Now a Hulu series starring Elizabeth Moss. The Handmaid's Tale is an instant classic and eerily prescient cultural phenomenon, from "the patron saint of feminist dystopian fiction" (New York Times)
The Handmaid’s Tale is a novel of such power that the reader will be unable to forget its images and its forecast. Set in the near future, it describes life in what was once the United States and is now called the Republic of Gilead, a monotheocracy that has reacted to social unrest and a sharply declining birthrate by reverting to, and going beyond, the repressive intolerance of the original Puritans. The regime takes the Book of Genesis absolutely at its word, with bizarre consequences for the women and men in its population.
The story is told through the eyes of Offred, one of the unfortunate Handmaids under the new social order. In condensed but eloquent prose, by turns cool-eyed, tender, despairing, passionate, and wry, she reveals to us the dark corners behind the establishment’s calm facade, as certain tendencies now in existence are carried to their logical conclusions. The Handmaid’s Tale is funny, unexpected, horrifying, and altogether convincing. It is at once scathing satire, dire warning, and a tour de force. It is Margaret Atwood at her best.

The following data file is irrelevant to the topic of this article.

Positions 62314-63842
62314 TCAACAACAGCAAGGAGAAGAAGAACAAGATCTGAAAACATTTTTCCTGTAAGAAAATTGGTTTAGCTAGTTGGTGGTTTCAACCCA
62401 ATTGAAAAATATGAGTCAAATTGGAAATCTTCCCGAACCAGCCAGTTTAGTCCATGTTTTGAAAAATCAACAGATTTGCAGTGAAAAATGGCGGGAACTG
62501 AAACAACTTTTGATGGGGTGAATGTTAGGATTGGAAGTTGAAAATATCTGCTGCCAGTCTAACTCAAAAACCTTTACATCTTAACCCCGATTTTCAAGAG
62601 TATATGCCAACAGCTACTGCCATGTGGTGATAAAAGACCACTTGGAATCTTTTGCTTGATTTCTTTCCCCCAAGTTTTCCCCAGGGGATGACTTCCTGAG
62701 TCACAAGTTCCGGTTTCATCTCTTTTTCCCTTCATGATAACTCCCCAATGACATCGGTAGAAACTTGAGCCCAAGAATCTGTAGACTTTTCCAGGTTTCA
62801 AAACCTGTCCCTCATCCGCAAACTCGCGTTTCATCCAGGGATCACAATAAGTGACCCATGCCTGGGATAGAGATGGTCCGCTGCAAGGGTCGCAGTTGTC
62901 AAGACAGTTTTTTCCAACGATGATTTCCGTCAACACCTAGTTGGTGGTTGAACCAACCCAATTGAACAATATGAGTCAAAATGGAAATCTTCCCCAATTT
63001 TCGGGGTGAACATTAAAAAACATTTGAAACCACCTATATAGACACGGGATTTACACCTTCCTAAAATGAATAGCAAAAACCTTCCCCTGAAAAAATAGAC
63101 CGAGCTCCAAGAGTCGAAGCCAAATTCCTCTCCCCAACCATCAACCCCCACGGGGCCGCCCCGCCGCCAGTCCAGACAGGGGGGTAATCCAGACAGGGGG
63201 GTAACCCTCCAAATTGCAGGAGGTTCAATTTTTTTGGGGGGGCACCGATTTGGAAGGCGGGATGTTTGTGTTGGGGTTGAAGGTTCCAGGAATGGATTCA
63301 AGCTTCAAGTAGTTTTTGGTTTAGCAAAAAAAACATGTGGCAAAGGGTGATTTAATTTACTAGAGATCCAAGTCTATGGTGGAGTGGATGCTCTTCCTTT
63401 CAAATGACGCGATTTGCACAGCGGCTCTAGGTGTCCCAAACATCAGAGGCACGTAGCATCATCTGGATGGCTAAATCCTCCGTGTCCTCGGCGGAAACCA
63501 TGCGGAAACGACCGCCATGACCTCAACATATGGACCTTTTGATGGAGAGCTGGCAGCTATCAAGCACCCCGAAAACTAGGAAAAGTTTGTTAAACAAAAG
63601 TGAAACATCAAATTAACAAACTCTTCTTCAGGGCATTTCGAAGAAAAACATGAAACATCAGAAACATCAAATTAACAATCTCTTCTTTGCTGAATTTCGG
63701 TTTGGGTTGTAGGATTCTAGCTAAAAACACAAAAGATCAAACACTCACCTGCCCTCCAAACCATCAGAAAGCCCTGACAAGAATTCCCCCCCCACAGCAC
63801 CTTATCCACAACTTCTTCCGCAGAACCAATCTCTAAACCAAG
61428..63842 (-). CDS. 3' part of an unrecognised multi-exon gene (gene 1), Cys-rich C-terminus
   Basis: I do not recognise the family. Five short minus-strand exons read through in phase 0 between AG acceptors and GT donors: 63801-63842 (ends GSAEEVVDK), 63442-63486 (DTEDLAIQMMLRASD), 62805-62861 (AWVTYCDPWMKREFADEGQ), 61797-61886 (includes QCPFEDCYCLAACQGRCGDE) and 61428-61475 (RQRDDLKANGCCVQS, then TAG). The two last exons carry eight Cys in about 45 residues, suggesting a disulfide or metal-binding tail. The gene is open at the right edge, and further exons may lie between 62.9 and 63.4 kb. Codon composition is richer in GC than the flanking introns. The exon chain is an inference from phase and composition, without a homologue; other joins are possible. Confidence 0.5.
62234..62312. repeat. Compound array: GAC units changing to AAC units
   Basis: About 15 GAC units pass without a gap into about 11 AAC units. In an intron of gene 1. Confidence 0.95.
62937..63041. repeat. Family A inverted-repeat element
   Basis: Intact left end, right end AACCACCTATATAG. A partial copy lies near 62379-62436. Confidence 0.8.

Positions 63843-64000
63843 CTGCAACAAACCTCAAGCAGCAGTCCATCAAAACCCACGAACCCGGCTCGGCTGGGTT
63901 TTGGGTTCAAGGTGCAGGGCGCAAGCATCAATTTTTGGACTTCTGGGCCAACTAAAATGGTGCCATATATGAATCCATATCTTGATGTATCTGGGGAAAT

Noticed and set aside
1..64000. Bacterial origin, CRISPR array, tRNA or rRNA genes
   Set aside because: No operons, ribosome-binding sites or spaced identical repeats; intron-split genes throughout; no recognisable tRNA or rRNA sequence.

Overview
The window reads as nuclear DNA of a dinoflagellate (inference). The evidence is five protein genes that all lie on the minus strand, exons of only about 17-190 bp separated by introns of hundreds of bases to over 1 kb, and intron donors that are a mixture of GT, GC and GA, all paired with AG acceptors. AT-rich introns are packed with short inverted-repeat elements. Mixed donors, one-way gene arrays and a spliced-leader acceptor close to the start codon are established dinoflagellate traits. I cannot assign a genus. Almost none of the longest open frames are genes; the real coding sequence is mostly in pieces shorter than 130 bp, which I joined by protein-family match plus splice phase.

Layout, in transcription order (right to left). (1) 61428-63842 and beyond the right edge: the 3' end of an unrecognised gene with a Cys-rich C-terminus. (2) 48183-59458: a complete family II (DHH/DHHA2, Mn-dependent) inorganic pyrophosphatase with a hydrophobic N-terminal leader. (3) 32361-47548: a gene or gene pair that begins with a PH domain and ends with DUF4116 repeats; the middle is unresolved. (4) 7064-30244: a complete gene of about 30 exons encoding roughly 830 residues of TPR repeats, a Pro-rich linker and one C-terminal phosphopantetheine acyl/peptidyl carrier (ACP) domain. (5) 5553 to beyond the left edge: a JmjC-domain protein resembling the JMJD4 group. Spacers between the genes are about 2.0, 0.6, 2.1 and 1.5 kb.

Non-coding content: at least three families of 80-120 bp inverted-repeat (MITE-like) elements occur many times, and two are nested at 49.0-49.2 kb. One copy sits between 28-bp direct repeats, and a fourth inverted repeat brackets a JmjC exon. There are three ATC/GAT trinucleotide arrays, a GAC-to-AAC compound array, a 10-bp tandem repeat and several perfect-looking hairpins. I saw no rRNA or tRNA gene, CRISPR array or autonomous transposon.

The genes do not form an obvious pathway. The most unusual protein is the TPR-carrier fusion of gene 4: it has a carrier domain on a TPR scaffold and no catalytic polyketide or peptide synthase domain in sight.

About the Author
Margaret Atwood, general editor, is the author of more than fifty books of fiction, poetry, critical essays and graphic novels. Her latest novel was 2019’s The Testaments, a co-winner of that year’s Booker Prize and a sequel to The Handmaid’s Tale.
“A novel that brilliantly illuminates some of the darker interconnections between politics and sex . . . Just as the world of Orwell's 1984 gripped our imaginations, so will the world of Atwood's handmaid!” —The Washington Post Book World “The Handmaid's Tale deserves the highest praise.” —San Francisco Chronicle “Atwood takes many trends which exist today and stretches them to their logical and chilling conclusions . . . An excellent novel about the directions our lives are taking . . . Read it while it's still allowed.” —Houston Chronicle “Splendid.”—Newsweek —